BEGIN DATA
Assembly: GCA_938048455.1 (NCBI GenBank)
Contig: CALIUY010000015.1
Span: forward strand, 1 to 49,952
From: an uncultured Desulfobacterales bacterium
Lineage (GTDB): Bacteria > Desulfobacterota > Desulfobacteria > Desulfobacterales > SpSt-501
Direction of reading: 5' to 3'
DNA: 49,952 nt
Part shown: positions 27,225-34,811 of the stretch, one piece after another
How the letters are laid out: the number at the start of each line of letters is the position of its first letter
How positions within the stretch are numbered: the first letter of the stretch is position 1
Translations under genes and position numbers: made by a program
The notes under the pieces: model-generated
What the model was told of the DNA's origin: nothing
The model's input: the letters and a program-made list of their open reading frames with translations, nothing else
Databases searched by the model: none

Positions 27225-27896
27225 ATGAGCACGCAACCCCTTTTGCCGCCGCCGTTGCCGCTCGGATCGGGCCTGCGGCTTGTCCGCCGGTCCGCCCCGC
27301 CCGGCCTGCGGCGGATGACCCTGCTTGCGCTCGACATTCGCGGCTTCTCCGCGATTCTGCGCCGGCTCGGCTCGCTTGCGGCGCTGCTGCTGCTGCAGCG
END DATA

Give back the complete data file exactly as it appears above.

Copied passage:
Assembly: GCA_938048455.1 (NCBI GenBank)
Contig: CALIUY010000015.1
Span: forward strand, 1 to 49,952
From: an uncultured Desulfobacterales bacterium
Lineage (GTDB): Bacteria > Desulfobacterota > Desulfobacteria > Desulfobacterales > SpSt-501
Direction of reading: 5' to 3'
DNA: 49,952 nt
Part shown: positions 27,225-34,811 of the stretch, one piece after another
How the letters are laid out: the number at the start of each line of letters is the position of its first letter
How positions within the stretch are numbered: the first letter of the stretch is position 1
Translations under genes and position numbers: made by a program
The notes under the pieces: model-generated
What the model was told of the DNA's origin: nothing
The model's input: the letters and a program-made list of their open reading frames with translations, nothing else
Databases searched by the model: none

Positions 27225-27896
27225 ATGAGCACGCAACCCCTTTTGCCGCCGCCGTTGCCGCTCGGATCGGGCCTGCGGCTTGTCCGCCGGTCCGCCCCGC
27301 CCGGCCTGCGGCGGATGACCCTGCTTGCGCTCGACATTCGCGGCTTCTCCGCGATTCTGCGCCGGCTCGGCTCGCTTGCGGCGCTGCTGCTGCTGCAGCG